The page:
Middle school wasn’t a good time for me. I was painfully shy and like many I was navigating puberty (albeit a bit later than my peers since I was already younger.) I was also one of the few brown faces at my school and navigating the cultural divide was alienating in and of itself. As the first one going through school, my parents had no idea what school should be like for me so I had little way of guidance. Add to that being a type of boy that eschewed sports and loved to read. As a result, I was a winning combination: I dressed oddly, rarely combed my hair, talked softly, mumbled, and was eager to talk about Doctor Who. It should be no surprise I had difficulty in making friends.
I was also in the gifted program, which at the time tracked students together. So through middle school all the gifted students in the district were treated as a cohort. Once we got to high school I largely stayed with the same cohort in my English and Social Studies classes. That means that there was no escaping the people that I was in school with for a large part. That can either be positive or negative. The familiar faces year to year can help. The largest negative is that it was much harder to leave your identity behind as you matured. As children are wont to do, you’re pegged into a label and held there.
I was a nerd, no doubt about it. When being a nerd wasn’t especially endearing. The kids on Stranger Things are nerds but relatable and likable – NOW. Back then we were just considered weird.
Since I felt so isolated, I was the butt of jokes and the target of unkindness. But as you get older you tend to question the emotional veracity of your own memories, especially as time creates distance from them. Was it as bad as I thought? Was I being sensitive? And unlike now where everything is documented in real-time by way of photos, videos and texts – there’s little in the way of that from that era.
This past weekend, your Dadi told me that I had a box in the attic. I had no idea that I had left anything, so when I went up and got it and examined its contents, I was surprised to find a treasure trove of report cards, awards, and various memorabilia over the ages.
One thing in particular caught my attention. A booklet from my 7th grade Humanities night. The gifted classes put on a night for the parents, poems that we’ve written, songs that we wrote about what we learned, and a collection of our thumbprints made into drawings and limericks about what we thought our future would hold.
Pretty cute to examine. But apparently – and I don’t remember this – this booklet served as a yearbook of sorts. Which meant that various people signed it.
Sadly, I only had a few signatures. I imagine the popular kids had more. A couple of the signatures were from a couple of guys that I considered friends. Fellow nerds/geeks. The one guy who invited me for my first sleepover, another guy who became a good friend throughout my schooling career. (Sadly, he’s no longer with us.)
I turned the page and found another one. A relatively popular girl that I didn’t know well at all signed it . She wrote: “The rumors that I heard about you long ago ARE true.. your (sic) a nerd if I ever met one! But at least you’re a *nice* nerd! Have a nice summer.”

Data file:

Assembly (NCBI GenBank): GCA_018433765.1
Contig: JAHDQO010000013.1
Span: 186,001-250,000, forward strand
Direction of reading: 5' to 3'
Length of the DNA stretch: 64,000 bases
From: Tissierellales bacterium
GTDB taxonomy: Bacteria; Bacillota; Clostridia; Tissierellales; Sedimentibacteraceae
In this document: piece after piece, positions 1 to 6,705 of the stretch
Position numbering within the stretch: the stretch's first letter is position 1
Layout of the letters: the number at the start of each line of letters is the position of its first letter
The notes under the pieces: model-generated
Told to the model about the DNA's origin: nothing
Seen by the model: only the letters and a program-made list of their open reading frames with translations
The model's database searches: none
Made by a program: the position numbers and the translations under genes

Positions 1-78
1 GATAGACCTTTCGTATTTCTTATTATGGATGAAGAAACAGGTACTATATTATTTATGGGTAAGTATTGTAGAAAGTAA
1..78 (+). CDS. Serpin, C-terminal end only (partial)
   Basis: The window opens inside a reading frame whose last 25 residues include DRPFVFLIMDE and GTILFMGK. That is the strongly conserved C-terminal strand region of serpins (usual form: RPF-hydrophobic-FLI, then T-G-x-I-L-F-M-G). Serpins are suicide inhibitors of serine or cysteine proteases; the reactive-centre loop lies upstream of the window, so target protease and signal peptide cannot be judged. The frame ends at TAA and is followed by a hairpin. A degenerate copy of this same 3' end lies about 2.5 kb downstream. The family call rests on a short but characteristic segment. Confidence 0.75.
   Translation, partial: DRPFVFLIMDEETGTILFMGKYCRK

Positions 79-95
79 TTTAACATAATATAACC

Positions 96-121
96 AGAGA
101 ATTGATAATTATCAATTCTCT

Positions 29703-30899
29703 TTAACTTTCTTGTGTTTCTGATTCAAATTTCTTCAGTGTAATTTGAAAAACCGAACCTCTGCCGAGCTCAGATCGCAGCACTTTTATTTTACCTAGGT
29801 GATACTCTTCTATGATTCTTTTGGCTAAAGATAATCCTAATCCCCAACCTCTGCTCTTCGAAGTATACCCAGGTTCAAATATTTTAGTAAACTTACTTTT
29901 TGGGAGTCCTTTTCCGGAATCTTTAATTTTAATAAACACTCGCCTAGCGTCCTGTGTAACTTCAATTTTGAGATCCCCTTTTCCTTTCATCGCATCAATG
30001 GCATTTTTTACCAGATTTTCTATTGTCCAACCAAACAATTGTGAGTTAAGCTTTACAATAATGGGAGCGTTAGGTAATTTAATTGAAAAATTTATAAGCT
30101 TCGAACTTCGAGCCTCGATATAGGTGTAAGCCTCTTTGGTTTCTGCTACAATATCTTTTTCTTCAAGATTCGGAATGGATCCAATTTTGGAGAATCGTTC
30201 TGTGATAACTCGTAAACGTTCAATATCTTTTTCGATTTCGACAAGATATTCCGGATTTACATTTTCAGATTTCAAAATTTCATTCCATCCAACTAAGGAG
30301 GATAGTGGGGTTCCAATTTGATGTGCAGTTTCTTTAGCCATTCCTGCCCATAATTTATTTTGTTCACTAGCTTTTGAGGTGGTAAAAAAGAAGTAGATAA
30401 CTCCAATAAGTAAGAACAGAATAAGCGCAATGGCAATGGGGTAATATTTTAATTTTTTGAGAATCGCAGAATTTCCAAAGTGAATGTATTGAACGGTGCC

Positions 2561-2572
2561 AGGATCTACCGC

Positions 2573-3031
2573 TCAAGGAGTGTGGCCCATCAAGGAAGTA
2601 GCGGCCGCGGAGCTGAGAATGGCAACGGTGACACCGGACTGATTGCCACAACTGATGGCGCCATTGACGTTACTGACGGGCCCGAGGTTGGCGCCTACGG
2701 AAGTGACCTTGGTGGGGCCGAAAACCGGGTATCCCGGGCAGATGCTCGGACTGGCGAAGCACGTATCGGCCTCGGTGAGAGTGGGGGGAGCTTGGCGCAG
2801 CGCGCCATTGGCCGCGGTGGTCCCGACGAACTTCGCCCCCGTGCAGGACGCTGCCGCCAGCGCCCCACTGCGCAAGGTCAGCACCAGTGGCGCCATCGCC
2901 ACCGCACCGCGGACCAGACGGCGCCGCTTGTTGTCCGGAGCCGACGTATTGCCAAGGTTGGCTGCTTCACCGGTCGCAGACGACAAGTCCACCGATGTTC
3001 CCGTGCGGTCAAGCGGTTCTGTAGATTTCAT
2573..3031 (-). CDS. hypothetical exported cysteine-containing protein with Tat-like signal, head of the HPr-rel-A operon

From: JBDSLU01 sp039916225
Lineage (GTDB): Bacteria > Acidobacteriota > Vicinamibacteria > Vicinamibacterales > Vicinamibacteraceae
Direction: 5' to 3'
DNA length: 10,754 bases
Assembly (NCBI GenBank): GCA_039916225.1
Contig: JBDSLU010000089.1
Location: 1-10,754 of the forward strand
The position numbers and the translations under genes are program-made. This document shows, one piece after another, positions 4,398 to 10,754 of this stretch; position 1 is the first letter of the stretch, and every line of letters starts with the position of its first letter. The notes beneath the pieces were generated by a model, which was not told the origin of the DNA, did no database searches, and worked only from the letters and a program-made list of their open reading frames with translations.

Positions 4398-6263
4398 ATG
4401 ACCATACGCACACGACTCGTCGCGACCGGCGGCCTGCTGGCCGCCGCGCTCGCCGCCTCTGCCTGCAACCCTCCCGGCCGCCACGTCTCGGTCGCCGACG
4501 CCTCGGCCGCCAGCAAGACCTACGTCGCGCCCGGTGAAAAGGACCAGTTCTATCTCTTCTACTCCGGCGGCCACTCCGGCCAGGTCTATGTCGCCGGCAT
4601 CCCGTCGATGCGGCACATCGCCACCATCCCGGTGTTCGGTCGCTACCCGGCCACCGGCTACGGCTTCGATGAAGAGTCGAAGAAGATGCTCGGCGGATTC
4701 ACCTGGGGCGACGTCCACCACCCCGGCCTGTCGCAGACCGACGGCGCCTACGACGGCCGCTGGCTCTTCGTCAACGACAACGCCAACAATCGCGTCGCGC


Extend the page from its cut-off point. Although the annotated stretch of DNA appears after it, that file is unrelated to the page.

Wow. I guess I really was considered and labeled a nerd. Openly. I have no idea why she signed it. I don’t remember her well, except for a specific memory of her casually asking me an embarrassingly personal question. I think she was attempting to be nice in her own condescending and belittling way.
Then I turned the page to read something written by someone else I didn’t particularly care for. I can’t imagine I invited her to sign it, but somehow she did.
“Even though I hate you, have a nice summer. “
This particular girl was quite unkind to me. Not a bully -it never rose to that – but she wrinkled her nose at me every chance I got. I remember encountering her awkwardly during the summer between 6th and 7th grade. We half-heartedly waved at each other and she asked, “So what section are you going to be in?” I told her what, and she said, “Oh good, I’m in a different section.” It was casually cruel, and that’s how I experienced her and some of the others in my class.
Somehow – improbably – I’m Facebook friends with this woman. I suppose there was a wave of friend-making a few years ago among my high school class that I got caught up in. And – for varied reasons – I do get intensely sentimental about past relationships. Even, I suppose, those that weren’t that great.
Ironically, she now is now known for her philanthropy and focusing on “kindness”.
I have to admit, for a while I unfollowed her because the perceived hypocrisy was just too much. But seeing what she wrote in front of me, it seems different. Yes, she said she hates me, but it’s incongruous next to the “Have a nice summer.” I’m suddenly struck by how young we were. All of us. I’m absolutely sure she doesn’t remember it the way I do, and even if she does she cringes at her behavior. And I’m equally certain that she faced her own unkindness. And due to the established social hierarchy of 1986 middle school, as a nerd I was below her in the pecking order and therefore ultimately acceptable to pass that unkindness down.
And I’m reminded of the few times that I either participated in or was silent in the face of unkindness. I don’t remember her name, but I do remember her face. She was a chubby, awkward girl in a pink see-through rain coat at summer camp. The others were relentless and mean, and she just stood there and took it. And I said nothing. Because for once I wasn’t the target.
So I am motivated to find some compassion. Not just for myself, but that girl who felt like she had to memorialize “I hate you” to someone in their class that they didn’t really know well. The fact that she’s sending kindness and positivity out in the world and doing her best to change it for the better is just a testament to how multi-layered we all are.